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Identities By: Wd Valgardson

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Melissa MacIntyre

on 12 March 2015

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Transcript of Identities By: Wd Valgardson

Identities By: Wd Valgardson
Background Info On Author
William Dempsey Valgardson
Born in Winnipeg, Manitoba 1939
Writing often influences on cultural differences (symbolism/irony)
Short story writer

The "North" is considered the ghetto in "Identities"
An actual place in Winnipeg with high crime rates

symbolizes the protagonists identity
Unshaven face, blue ripped jeans

represents his mistaken identity, categorized based on appearance

Things to Think About
What is an identity to you?

How does the title relate to the theme?

Could this have been the protagonist's karma for leaving his home during a mid life crisis?

Lives in a wealthy neighbourhood and lives a high class life
Going through a rough time and decides to leave
Protagonists appearance changes
Drives into the "North" or bad area of his city
So distracted with his surroundings he doesn't recognize a police officer following him
The officer thinks the protagonist stole the Mercedes Benz
Seeing the officer he feels a sense of relief
The protagonist reaches in his pocket to get his identity but gets shot
Applying The 5 W's to "Identities"
The officer and the protagonist (unshaven man)

Protagonist leaves home and goes to the ghetto, gets pulled over by the officer and shot

Believed to be Manitoba, Winnipeg (the North)


Man is going through a midlife crisis
Violent and Car Crime in 2006
Story was published in 2006
- To inform the reader of the importance of self identity/ not to judge others identity prematurely

- Adults struggling to find their identity and who they are

- Human significance (major issue dealt with neighbourhood)

- sad/fearful (going through a midlife crisis, "Retracing is impossible. He is overtaken by sudden guilt."
When the officer stops the protagonist, being inexperienced anything could happen from this point on
- Alberta, small town
-"North"; ghetto end + richer area
-Man being wealthy living in nicer area
-Thought of to be doing bad things when seen in bad end of town
Point of View
Setting- Both men stereotyped due to where they come from as
To Kill a Mockingbird
- Atticus white, considered to be rich
- Supposed to hate black people due to where he lives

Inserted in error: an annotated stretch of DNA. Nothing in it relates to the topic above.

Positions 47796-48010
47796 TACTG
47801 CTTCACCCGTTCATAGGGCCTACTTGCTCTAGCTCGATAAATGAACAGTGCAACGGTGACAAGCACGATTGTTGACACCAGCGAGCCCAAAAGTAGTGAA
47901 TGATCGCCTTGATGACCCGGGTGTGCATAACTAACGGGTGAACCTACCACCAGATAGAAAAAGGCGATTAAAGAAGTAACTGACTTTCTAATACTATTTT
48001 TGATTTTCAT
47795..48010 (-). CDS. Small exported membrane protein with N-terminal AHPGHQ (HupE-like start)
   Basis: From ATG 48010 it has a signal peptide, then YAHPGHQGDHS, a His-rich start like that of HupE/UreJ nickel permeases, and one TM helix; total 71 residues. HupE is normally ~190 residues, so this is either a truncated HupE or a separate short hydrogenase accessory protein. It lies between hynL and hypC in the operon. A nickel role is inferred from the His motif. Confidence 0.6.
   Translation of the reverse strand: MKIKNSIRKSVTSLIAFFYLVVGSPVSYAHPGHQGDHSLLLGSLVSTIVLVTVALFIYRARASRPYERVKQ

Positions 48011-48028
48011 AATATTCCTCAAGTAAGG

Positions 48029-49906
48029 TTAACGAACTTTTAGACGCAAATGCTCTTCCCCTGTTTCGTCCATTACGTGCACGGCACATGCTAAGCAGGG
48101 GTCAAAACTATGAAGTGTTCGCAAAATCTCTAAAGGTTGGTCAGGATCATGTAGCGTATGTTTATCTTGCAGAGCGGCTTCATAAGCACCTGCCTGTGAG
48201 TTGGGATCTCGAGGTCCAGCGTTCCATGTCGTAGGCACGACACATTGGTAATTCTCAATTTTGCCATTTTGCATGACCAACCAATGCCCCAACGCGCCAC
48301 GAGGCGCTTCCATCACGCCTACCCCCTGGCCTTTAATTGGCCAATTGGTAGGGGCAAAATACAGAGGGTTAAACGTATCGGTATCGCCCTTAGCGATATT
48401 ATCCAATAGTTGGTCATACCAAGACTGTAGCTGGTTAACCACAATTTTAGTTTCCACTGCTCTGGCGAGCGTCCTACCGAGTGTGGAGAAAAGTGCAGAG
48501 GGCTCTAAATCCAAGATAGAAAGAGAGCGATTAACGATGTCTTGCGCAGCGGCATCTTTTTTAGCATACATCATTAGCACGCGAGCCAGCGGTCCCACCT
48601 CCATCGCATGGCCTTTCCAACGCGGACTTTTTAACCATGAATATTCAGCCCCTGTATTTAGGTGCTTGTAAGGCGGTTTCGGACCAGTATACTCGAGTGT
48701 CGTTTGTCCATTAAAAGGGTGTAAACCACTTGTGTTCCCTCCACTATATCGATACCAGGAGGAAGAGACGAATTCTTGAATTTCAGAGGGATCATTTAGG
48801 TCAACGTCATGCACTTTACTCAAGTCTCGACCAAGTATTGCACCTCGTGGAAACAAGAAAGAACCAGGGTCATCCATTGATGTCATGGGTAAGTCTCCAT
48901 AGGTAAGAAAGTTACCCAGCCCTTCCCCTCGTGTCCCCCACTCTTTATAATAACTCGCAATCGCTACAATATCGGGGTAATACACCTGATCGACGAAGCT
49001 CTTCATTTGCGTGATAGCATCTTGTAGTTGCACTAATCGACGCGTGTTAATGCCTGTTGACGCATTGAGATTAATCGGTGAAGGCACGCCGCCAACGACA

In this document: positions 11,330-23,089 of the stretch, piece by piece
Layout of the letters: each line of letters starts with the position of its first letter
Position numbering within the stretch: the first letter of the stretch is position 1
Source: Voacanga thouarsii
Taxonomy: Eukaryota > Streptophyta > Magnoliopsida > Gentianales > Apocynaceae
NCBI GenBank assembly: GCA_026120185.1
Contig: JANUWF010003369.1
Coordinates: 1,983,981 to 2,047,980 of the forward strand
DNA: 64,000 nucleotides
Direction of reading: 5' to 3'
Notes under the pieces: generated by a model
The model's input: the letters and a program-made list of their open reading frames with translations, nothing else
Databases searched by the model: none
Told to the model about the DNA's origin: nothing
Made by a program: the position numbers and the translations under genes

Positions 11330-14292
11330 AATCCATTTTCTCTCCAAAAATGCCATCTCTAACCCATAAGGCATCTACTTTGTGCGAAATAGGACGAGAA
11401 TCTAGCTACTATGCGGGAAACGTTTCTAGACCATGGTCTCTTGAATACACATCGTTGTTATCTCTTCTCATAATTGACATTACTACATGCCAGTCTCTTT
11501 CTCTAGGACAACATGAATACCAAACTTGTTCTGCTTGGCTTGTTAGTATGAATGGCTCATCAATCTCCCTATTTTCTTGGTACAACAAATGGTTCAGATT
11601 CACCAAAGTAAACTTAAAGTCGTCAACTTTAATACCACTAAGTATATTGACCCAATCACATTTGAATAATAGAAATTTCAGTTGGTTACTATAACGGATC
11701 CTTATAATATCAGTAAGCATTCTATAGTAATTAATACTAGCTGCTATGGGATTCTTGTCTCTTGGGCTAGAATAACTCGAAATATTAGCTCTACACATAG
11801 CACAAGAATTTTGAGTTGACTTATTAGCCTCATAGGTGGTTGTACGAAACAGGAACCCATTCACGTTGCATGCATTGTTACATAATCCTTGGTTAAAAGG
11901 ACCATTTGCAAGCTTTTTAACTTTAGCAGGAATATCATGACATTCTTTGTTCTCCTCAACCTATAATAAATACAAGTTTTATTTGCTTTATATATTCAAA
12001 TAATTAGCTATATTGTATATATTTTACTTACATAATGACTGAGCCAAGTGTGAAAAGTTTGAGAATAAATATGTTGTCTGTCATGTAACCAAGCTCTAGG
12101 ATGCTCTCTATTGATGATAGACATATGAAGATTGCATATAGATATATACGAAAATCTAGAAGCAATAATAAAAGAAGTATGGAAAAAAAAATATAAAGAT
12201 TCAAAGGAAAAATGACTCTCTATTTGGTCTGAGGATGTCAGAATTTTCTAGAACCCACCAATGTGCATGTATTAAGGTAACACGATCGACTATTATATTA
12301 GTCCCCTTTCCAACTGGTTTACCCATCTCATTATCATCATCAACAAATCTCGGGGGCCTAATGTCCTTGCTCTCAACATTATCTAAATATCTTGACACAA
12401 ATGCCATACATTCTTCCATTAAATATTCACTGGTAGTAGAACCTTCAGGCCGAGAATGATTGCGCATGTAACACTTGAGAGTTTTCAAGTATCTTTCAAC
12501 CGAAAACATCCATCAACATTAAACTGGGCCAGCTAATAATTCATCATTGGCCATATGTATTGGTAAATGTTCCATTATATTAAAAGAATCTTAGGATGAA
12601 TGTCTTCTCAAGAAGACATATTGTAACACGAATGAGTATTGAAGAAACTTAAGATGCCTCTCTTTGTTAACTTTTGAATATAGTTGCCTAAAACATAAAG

- Really has no problem with them
- Alabama, very racist society
- Man's (protagonist') perspective
- Learn who he is as a person + his thoughts
- Rather than everyone elses perceptions on him
- We see how author portrays character/only gives one perspective
- Learn who they are as people
- Seeing things from their perspective changes the context in how the story is perceived
We tend to see things as we are(our stereotype) and not for who someone truly is
Point of View
Unfair Judgement
through stereotypes about another person's identity that leads to further issues

Identity Being Significant
makes you who you are
no one should have the right to judge another's identity

To Kill a Mockingbird
- Scout's perspective
- Reading it we learn her struggles + who she is
- Would be seen as different person if narrated by someone else
-Protagonist drives through the "North" but doesn't get hurt by the considered "bad people" who made him nervous
-Gets hurt by the one who made him feel safest
To Kill a Mockingbird
- Bob Ewell's daughter Mayella puts the blame on Tom Robinson, she knows he will get prosecuted (black)
-Is found guilty, ironically it was a white man (Bob) that hurt Mayella
-both stories, a character is categorized as doing something wrong based on their identity/appearance
Discussion Questions to Further Thinking?
Why do you think the protagonist felt safe even when being held at gun point?

Do you think the protagonist himself portrayed a stereotype against anyone in the story? (quote)

Any idea of why the protagonist drove to that specific place (North)?

What was the difference between the protagonist's idea of an identity and the officers?
Full transcript